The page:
There is a considerable degree of uncertainty over how power companies will choose to structure pricing plans once the phase-out begins. Some companies may choose to continue to offer low-user rates. The changes to the regulations will not remove the ability or incentive for companies to continue to offer pricing plans with low fixed charges. Electricity companies may also choose to offer a broader range of plans. This could include Time of Use tariffs where there are different rates for electricity at various times of the day.

Time of Using pricing

Time of Use pricing more accurately reflects the time-varying nature of electricity costs than traditional tariffs that charge customers a flat price regardless of when electricity is used. These pricing plans work by using smart meters that provide accurate measurements of how much electricity is being used at different times of the day. These price signals incentivise consumers to shift their non-essential electricity use to times when there is lower demand on the network, providing opportunities to save on their power bill. Shifting non-essential electricity use to times when demand is low can reduce the installed network capacity required to meet high peak demand, helping reduce the need for expensive network upgrades.

An illustrative example of what may be expected for a household on a low-use plan that uses an average amount of power is shown below.

Currently the low fixed charge this household pays makes up a small proportion of its total power bill. If this household remains on the same pricing plan during the phase-out, and its power company chooses to increase the fixed charges in line with the maximum allowed each year, then this household could expect to pay more in fixed charges but less for the actual power used. In this example, a household on a low-use plan using the average amount of power may expect to pay slightly less overall.

Fig 2: Example of potential impact to bill components for an average-use household as a result of the phase-out

Diagram of potential impact to bill components for an average-use household as a result of the phase-out

Diagram is for illustrative purposes only

Analysis of the impact on households

There is uncertainty over how power companies will choose to structure their pricing plans once the phase-out begins, and therefore what the impact on households will be.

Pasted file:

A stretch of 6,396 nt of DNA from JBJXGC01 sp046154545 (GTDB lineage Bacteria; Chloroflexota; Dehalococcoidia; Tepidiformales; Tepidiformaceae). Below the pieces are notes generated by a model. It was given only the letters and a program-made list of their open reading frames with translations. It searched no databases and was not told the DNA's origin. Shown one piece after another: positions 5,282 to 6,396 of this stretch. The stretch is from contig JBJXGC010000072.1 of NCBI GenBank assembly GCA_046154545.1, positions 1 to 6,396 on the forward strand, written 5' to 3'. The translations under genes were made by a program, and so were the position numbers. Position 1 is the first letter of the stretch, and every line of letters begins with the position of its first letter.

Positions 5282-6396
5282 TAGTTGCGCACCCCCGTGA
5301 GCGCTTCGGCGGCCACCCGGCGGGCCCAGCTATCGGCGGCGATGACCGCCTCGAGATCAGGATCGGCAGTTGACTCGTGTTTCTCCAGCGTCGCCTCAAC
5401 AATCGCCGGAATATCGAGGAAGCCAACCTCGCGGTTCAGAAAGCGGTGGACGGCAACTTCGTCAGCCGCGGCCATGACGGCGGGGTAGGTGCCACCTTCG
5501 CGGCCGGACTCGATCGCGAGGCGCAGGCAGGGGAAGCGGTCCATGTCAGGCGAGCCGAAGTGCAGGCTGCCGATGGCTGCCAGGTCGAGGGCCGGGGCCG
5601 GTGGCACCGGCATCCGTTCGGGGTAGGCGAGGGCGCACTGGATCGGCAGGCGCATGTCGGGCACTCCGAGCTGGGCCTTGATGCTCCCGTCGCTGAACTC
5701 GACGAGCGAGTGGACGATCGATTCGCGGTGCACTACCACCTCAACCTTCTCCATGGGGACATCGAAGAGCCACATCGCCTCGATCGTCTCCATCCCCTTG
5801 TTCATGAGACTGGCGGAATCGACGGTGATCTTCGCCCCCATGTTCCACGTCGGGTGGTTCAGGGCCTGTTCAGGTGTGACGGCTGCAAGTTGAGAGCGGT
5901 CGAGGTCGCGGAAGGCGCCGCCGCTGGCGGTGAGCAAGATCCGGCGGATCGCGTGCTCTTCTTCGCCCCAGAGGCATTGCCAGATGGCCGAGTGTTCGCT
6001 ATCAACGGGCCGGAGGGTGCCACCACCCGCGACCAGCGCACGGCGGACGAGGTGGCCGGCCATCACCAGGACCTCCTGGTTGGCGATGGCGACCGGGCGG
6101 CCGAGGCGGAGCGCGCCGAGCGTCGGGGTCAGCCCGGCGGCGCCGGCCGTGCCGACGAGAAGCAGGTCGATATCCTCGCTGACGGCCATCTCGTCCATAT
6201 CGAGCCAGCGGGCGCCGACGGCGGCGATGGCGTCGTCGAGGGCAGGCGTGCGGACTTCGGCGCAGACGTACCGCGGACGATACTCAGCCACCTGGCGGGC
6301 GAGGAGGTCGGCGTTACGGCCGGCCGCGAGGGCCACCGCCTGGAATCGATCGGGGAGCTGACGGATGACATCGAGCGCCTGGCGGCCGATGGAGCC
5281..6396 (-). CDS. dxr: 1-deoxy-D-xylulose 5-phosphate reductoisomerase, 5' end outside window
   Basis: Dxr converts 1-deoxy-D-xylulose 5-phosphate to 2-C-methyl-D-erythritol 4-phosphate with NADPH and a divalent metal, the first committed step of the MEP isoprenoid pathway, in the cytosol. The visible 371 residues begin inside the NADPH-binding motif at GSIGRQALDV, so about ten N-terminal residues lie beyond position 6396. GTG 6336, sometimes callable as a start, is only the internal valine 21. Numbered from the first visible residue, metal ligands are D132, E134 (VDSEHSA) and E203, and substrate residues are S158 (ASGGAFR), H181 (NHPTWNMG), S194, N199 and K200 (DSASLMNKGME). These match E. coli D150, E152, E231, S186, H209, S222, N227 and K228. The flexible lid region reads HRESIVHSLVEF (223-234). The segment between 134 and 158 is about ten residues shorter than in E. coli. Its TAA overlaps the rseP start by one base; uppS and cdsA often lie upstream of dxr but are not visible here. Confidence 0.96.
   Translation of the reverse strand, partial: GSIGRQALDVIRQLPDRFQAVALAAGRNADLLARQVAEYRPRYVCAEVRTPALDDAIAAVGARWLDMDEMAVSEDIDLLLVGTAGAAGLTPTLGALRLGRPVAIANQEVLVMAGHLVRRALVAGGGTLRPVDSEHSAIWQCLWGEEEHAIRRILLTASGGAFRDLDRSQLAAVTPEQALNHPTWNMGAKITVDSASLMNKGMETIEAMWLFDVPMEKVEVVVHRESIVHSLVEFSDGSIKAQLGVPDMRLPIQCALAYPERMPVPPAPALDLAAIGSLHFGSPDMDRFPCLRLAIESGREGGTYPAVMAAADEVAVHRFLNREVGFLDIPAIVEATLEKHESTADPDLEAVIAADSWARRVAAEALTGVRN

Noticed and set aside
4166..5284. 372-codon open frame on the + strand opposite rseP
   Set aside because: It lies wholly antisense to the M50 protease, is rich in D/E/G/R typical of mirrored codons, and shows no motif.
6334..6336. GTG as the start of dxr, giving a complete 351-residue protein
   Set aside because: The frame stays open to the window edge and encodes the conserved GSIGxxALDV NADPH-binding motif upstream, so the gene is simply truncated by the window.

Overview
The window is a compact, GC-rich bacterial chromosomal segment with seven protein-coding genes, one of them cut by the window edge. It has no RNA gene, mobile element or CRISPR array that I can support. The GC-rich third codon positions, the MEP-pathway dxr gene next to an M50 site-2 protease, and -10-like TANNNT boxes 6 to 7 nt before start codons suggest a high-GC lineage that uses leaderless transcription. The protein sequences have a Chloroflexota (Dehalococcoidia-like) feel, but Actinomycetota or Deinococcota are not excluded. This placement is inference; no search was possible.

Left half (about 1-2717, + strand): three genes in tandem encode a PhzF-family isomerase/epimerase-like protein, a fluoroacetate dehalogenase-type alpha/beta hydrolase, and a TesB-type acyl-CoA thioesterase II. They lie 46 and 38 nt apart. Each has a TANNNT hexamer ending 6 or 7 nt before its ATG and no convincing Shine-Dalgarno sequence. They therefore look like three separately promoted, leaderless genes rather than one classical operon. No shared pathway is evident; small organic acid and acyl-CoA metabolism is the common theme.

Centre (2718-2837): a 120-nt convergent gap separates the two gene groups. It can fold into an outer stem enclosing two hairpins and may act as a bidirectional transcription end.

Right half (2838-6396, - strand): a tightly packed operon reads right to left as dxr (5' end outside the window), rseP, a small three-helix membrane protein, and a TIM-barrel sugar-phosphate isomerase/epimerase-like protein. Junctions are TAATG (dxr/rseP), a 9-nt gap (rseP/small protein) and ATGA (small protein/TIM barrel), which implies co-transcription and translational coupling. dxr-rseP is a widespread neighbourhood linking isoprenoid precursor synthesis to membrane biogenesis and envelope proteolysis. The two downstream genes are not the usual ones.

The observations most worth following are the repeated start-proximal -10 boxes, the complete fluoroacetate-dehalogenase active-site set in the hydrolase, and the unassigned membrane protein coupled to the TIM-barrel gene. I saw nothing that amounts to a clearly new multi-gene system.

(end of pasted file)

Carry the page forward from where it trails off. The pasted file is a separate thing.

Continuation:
Overall about 60% of all households—about 970,000 households—are expected to have lower power bills during the phase-out as the lower rate for electricity used has a greater impact on their overall power bill. These households are likely to be those on standard-use plans and those on low-use plans using more than 6,500kWh a year.

However about 40% of all households—about 690,000 households—are expected to face higher power bills during the phase-out. These are households on low-use plans who use less than 6,500kWh a year.

Considering the uncertainty over how industry will choose to structure their pricing plans during the phase-out and the impact it may have, the government will conduct a mid-point review of the phase-out. The review, which should be conducted in late-2023, will study the impacts of the phase-out on households and if any additional support measures may be required.

There are other factors that determine how and when households’ power bills change. The estimates above reflect how power bills are likely to change without the influence from other factors.

Long-term benefits

In addition, all households are expected to benefit from the regulations being removed in the long term. The revenue collected from fixed charges goes towards maintaining the national grid – the lines that deliver electricity to households. New Zealand’s electricity use is expected to grow in the future. This could result in the industry having to undertake expensive upgrades so the lines network can cope with the extra demand; and these extra costs could be passed on to consumers.

However by removing the low fixed charge tariff regulations, power companies will more easily be able to manage the extra load by introducing new pricing plans that encourage households to spread their electricity use across different times of the day. (See Time of Use pricing above). This will help power companies to avoid expensive upgrades that could see the costs passed on to consumers. Households also get more options of pricing plans where they can control their electricity use to take advantage of cheaper off-peak electricity prices.

Support for households during the phase-out

Removing the low fixed charge regulations is essential for creating a fairer, more equitable electricity pricing system. However the households that have been benefitting from the regulations may gradually face higher fixed charges and their power bills may go up during the phase-out period.

A power credit scheme is being developed to support households adversely affected during the phase-out and who are struggling to pay their power bills.

Factsheet – summary of changes

Last updated: 28 September 2021